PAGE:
Pangolin Protection: Recounting Year of Fruitful Effort

Community person going through one of our educational materials. Credit: Gideon Anaba/WABiLED

Pangolin awareness and protection have taken a big leap since A Rocha Ghana’s advocacy campaign began about six years ago. From hunters in the wild to bush meat sellers on the highways; from ‘chop-bar’ operators to the youngest of community people, we have spared no stakeholder in the pangolin trade. Our relentless effort to protect Pangolins—the world’s most trafficked mammals- yields results that we are happy to share with the rest of the world.

When the campaign to sensitize communities on the sale and patronage of Pangolins and their meat began, it seemed like a long haul. The possibility of changing an age-long tradition and the love for a venerable delicacy seemed like a mirage. Today, we are proud of the communities that have made conscious efforts to allow Pangolins to remain in the wild and not hang up on a stake for food.

Through several collaborations like what we have with the United States Agency for International Development’s WABiLED programme, we have consistently engaged communities on the Accra- Kumasi Highway as well as communities fringed around the Atewa Range Forest Reserve.


Success in Patches

The past years have seen bush meat sellers remove pangolin meat from their carts and restaurants from their menus. Last year, we captured the story of the Abossey Okai Chop Bar—a popular chop bar at Nkwakwa in the Eastern Region of Ghana and how an erstwhile supplier of pangolin soup had become a huge advocate for pangolin protection. This year, the restaurant owner with permission from the District Assemblies, has allowed the mounting of a towering pangolin billboard which further reiterates the protection of the species.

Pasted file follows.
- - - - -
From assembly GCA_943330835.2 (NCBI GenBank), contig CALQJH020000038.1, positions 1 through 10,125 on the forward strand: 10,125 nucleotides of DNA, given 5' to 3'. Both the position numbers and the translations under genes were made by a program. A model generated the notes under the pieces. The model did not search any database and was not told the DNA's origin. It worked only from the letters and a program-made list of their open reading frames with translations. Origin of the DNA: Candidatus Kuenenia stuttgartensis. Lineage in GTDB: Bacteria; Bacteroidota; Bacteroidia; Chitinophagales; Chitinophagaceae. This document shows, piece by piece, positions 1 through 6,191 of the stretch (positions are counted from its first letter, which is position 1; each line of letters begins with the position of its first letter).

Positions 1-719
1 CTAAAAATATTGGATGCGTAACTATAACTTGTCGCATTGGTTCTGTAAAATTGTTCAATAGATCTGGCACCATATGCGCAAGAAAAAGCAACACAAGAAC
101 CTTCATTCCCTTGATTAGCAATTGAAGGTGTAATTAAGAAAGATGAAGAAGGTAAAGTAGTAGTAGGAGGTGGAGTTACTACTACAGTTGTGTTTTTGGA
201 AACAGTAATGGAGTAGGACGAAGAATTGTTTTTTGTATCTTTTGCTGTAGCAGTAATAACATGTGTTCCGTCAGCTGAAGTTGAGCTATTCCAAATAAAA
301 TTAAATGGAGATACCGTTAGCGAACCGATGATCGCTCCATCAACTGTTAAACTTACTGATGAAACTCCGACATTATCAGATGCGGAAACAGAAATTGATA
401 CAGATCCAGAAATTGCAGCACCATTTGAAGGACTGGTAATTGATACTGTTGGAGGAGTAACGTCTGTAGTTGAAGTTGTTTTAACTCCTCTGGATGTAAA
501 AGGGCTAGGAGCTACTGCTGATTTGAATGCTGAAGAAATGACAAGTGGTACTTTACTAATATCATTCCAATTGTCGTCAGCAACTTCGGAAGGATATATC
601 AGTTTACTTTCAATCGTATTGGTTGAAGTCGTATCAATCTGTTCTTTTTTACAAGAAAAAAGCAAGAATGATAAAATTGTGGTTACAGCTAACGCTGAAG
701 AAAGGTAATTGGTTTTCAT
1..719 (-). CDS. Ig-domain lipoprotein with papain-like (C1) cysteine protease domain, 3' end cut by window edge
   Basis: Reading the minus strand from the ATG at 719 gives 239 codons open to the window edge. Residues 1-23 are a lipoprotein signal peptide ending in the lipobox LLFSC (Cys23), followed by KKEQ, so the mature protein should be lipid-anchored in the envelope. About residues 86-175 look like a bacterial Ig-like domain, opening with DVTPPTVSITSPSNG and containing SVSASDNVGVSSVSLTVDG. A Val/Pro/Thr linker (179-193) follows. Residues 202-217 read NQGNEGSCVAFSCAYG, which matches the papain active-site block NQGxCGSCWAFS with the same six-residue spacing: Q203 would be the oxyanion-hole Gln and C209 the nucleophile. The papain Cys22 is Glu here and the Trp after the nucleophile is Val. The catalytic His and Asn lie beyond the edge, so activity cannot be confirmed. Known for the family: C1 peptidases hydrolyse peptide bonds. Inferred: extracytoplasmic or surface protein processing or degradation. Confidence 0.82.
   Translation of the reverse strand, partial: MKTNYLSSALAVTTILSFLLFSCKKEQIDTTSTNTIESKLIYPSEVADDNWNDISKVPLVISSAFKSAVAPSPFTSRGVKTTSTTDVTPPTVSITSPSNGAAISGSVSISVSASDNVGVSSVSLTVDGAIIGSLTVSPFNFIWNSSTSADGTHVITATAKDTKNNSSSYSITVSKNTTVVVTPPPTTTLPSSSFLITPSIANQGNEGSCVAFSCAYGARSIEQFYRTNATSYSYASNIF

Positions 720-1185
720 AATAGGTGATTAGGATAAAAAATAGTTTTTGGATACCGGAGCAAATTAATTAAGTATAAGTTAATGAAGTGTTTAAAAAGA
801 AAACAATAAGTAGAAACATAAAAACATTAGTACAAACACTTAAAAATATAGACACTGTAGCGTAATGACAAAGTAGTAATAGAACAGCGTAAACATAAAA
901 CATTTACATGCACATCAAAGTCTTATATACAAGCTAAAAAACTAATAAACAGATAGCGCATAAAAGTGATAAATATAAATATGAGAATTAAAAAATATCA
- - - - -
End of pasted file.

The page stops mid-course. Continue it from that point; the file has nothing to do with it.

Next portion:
An awareness Billboard at the Abossey Okai chop at Nkwakwa in the Eastern Region of Ghana

The Abossey Okai Chop Bar is not the only eatery that has ditched the pangolin meat for good. Obaa Joe Chop Bar, a popular eatery at Ahwenease— one of the communities around the Atewa Forest has also stopped. According to the chop bar operator, she could purchase about five pangolins in a day but when she heard she could be arrested for selling pangolin meat, she stopped buying from poachers and stopped selling completely. Today, Obaa Joe has several Pangolin posters splattered on her walls, echoing her support for protecting endangered species.


Some more push

Every year, our interactions with people on our campaign trail give us different insights into the pangolin trade and why it has thrived in certain areas. Bush meat sellers around the Asaman Tamfoe, Anyinam and Osino areas have accused hunters and poachers as the main perpetrators of the Pangolin trade and have asked for more education and sensitization to be targeted at the hunters. According to them, the trade will reduce drastically if the hunters stop poaching. With constant engagement, it is possible to recruit local hunters as agents of change who would go all out to support the fight to save Pangolins.

The bush meat traders say they have stopped buying from the hunters and that is the little way they can contribute to the campaign.

At Pameng, an Assembly Member for the area, Hon. Antwi Atua Eugene has pledged allegiance to  pangolins. He recognises the importance of protecting them for the forest’s well-being and hopes for more collaboration with government and state agencies in the quest to protect Pangolin and combat the illicit trade of the animal.


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